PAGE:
Main content

Agatha Christie, Premature babies, Drugs at festivals, Women in prison

Why is Agatha Christie still hailed as the Queen of Crime, 125 years after her birth? Jenni Murray presents.

Why is Agatha Christie still hailed as the Queen of Crime, 125 years after her birth? A new study reveals the long term effects in later life of being born very prematurely. Criminologist Professor Fiona Measham on her work testing drugs at festivals. And a new lottery backed initiative to cut the numbers of women in prison.

Available now

54 minutes

Chapters

  • Premature Babies and Introversion

    Duration: 09:27

  • Agatha Christie

    Duration: 10:04

  • Professor Fiona Measham – Drug Testing at Festivals

    Duration: 11:30

  • Women in Prisons

    Duration: 06:48

Agatha Christie

Agatha Christie is one of the most widely read writers in the world, apparently outsold only by the bible and William Shakespeare. Known as the Queen of Crime, she was most prolific in the period between the two world wars dubbed the ‘Golden Age of Crime’. So how is she so popular, yet not celebrated like some of our more literary writers? Jenni talks to author Kate Mosse, and CEO of Agatha Christie Ltd, Hilary Strong to find out why. 

Premature Babies and Introversion

New research shows that children who were born very prematurely, before 32 weeks or weighing less than 1.5kg,  are at risk of developing withdrawn personalities meaning that in later life they may become  risk adverse, less socially engaged and anxious. Jenni speaks to Professor Dieter Wolke lead author of the research from the University of Warwick and to Caroline Davey Chief Executive of Bliss the special care baby charity. 

Prime Study

 

Women in Prisons

Women make up only 5% of the UK prison population and yet they account for 26% of all the self harm incidents recorded inside prison. Women serving custodial sentences are twice as likely as men to have no previous convictions, and more than half of women prisoners experienced abuse as children, as opposed to 27% of men. These statistics are taken from a briefing from the Prison Reform Trust released today which marks the start of the new drive to reduce the number of women serving custodial sentences. Jenni is joined by Juliet Lyon of the Prison Reform Trust to investigate whether this new initiative, backed by a £1.2 million lottery grant, will make a difference to the lives of women offenders and their families.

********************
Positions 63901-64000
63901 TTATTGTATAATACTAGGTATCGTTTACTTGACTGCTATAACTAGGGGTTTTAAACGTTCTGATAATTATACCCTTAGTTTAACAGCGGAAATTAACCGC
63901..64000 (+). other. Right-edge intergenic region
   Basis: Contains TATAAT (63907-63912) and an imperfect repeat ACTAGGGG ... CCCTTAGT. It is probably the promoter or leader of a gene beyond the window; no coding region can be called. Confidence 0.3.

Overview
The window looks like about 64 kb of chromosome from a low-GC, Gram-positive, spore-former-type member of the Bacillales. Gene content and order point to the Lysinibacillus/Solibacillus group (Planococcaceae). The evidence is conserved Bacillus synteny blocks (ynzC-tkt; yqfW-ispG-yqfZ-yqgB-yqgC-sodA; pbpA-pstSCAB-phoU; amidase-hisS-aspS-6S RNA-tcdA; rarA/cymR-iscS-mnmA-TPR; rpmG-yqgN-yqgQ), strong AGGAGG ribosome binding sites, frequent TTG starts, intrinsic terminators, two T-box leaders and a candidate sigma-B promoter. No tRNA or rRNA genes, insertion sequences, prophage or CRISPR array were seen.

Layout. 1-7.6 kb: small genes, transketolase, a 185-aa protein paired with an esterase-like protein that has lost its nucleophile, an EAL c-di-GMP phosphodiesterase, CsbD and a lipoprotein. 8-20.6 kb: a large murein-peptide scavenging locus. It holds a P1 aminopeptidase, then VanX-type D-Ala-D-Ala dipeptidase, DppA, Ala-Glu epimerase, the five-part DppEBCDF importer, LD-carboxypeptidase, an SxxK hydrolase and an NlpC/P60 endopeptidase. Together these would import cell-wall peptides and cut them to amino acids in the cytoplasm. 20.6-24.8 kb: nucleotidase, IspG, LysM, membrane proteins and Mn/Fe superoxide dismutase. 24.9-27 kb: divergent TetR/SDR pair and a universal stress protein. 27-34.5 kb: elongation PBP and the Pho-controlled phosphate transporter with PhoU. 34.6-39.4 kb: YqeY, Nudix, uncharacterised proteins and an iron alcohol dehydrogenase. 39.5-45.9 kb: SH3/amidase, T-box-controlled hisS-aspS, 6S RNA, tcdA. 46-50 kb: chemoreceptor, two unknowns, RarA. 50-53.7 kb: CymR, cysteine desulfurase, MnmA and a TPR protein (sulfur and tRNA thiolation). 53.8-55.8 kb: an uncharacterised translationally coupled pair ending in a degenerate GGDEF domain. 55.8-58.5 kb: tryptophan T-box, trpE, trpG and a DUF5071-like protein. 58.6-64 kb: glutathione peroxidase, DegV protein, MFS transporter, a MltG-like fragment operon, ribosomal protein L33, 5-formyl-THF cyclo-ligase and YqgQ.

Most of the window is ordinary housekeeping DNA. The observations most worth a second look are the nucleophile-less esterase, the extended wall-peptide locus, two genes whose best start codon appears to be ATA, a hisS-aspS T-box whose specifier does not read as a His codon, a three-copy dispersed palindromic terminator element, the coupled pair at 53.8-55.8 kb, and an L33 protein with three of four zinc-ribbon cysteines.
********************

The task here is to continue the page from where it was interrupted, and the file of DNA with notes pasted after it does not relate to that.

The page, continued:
Professor Fiona Measham – Drug Testing at Festivals

Criminologist, Professor Fiona Measham of the University of Durham, has been researching alcohol and drug use for the past twenty -five years and wants to reduce drug related harm. She started the charity The Loop to provide information and a safe place on site for festival-goers, Fiona also forensically tests any confiscated drugs on site and issues warnings on social media. Jo Morris joined Fiona and her team of eighty volunteers at Parklife 2015 festival in Manchester.

 

Credits

Role Contributor
Presenter Jenni Murray
Producer Eleanor Garland
Interviewed Guest Kate Mosse
Interviewed Guest Hilary Strong
Interviewed Guest Fiona Measham
Interviewed Guest Dieter Wolke
Interviewed Guest Caroline Davey
Interviewed Guest Juliet Lyon

Broadcast

Late Night Woman's Hour

Late Night Woman's Hour

Lauren Laverne, Emma Barnett and guests in frank and funny Late Night Woman's Hour.

The Menopause

The Menopause

A series exploring its impact on women’s work and relationships, and potential treatments

Woman's Hour video

Woman's Hour video

Visual delights from Woman's Hour.

Follow us on Instagram

Follow us on Instagram

Get all the pictures, videos, behind the scenes and more from Woman’s Hour

TakeBackConTROLL

TakeBackConTROLL

Four women struggle to reclaim their identity after being abused online.

Podcast